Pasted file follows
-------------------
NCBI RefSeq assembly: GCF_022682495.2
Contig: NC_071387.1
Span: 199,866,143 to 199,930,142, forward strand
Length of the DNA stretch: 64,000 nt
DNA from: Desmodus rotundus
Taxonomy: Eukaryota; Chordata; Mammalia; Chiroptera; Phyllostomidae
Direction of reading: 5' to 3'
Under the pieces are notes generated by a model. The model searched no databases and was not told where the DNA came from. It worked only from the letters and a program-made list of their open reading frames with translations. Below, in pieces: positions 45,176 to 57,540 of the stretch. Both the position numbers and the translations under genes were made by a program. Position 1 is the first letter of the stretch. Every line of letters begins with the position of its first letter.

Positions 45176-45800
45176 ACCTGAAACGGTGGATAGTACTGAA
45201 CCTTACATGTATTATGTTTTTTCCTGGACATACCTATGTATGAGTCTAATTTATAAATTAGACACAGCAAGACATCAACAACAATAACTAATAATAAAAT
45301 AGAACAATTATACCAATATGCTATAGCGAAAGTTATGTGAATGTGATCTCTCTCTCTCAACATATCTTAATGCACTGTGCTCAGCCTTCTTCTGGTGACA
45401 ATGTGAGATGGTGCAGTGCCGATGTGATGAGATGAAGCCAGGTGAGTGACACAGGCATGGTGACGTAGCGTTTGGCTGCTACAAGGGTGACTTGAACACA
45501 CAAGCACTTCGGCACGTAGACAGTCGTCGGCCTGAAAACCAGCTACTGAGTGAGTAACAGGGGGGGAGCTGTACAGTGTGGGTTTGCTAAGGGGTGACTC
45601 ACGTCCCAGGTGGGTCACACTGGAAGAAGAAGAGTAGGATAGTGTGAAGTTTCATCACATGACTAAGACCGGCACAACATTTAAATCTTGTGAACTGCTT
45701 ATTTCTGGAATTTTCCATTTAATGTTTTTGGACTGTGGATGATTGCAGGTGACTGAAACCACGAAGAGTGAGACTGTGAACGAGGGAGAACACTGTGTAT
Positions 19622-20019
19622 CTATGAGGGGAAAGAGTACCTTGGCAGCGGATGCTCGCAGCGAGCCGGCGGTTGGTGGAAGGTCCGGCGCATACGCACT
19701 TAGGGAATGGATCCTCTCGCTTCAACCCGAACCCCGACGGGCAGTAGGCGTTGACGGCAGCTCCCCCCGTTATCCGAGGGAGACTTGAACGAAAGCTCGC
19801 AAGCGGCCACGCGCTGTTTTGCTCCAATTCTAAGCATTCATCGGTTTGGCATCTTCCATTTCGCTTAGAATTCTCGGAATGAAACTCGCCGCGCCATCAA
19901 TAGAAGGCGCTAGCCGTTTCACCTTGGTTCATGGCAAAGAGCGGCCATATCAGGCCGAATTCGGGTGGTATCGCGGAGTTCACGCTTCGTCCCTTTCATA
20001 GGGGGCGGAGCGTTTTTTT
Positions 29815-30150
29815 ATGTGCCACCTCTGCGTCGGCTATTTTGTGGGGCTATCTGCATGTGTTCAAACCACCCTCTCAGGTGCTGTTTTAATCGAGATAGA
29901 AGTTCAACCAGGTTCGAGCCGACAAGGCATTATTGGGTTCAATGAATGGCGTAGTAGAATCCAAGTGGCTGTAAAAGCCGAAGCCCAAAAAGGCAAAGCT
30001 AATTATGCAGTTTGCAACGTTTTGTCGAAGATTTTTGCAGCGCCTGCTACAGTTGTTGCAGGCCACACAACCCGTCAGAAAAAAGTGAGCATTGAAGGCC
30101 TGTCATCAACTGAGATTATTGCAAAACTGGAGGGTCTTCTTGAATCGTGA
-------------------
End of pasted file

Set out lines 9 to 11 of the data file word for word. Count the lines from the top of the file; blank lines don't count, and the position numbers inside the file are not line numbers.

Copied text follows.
Positions 45176-45800
45176 ACCTGAAACGGTGGATAGTACTGAA
45201 CCTTACATGTATTATGTTTTTTCCTGGACATACCTATGTATGAGTCTAATTTATAAATTAGACACAGCAAGACATCAACAACAATAACTAATAATAAAAT